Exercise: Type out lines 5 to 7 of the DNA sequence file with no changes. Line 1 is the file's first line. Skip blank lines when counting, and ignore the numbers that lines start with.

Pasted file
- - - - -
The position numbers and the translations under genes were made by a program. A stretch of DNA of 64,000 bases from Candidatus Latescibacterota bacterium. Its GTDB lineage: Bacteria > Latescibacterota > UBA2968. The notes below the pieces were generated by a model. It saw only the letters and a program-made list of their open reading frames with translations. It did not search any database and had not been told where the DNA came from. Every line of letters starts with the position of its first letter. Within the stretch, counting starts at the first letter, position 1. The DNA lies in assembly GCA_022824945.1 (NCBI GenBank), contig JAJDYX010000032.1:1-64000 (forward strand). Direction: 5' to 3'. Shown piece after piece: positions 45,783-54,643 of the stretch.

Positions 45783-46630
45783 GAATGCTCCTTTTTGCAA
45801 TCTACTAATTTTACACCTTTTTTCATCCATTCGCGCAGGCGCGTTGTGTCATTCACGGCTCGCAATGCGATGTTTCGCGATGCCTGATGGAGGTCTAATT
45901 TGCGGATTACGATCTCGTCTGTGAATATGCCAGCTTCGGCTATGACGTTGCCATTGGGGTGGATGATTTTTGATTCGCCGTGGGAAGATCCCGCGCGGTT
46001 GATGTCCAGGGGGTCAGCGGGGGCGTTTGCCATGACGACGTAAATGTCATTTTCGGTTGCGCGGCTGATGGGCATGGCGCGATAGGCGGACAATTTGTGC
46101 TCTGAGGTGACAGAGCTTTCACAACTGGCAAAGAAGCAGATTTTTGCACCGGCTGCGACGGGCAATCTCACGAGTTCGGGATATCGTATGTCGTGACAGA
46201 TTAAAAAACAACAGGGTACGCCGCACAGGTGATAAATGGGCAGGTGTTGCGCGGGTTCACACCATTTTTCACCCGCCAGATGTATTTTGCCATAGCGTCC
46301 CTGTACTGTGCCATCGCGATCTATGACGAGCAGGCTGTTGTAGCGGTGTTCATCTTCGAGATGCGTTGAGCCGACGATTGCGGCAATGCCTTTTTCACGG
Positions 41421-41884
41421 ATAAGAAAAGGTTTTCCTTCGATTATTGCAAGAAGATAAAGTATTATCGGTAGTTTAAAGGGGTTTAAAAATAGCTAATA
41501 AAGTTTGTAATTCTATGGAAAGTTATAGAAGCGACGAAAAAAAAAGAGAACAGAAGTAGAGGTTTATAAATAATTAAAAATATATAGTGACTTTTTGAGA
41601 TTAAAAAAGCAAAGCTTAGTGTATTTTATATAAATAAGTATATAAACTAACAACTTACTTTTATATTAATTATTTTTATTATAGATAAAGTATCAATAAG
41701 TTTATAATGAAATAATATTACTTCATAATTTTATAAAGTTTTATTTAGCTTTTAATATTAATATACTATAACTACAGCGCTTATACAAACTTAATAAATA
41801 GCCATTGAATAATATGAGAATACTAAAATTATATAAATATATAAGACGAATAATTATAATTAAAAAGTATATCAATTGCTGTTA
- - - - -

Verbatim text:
45901 TGCGGATTACGATCTCGTCTGTGAATATGCCAGCTTCGGCTATGACGTTGCCATTGGGGTGGATGATTTTTGATTCGCCGTGGGAAGATCCCGCGCGGTT
46001 GATGTCCAGGGGGTCAGCGGGGGCGTTTGCCATGACGACGTAAATGTCATTTTCGGTTGCGCGGCTGATGGGCATGGCGCGATAGGCGGACAATTTGTGC
46101 TCTGAGGTGACAGAGCTTTCACAACTGGCAAAGAAGCAGATTTTTGCACCGGCTGCGACGGGCAATCTCACGAGTTCGGGATATCGTATGTCGTGACAGA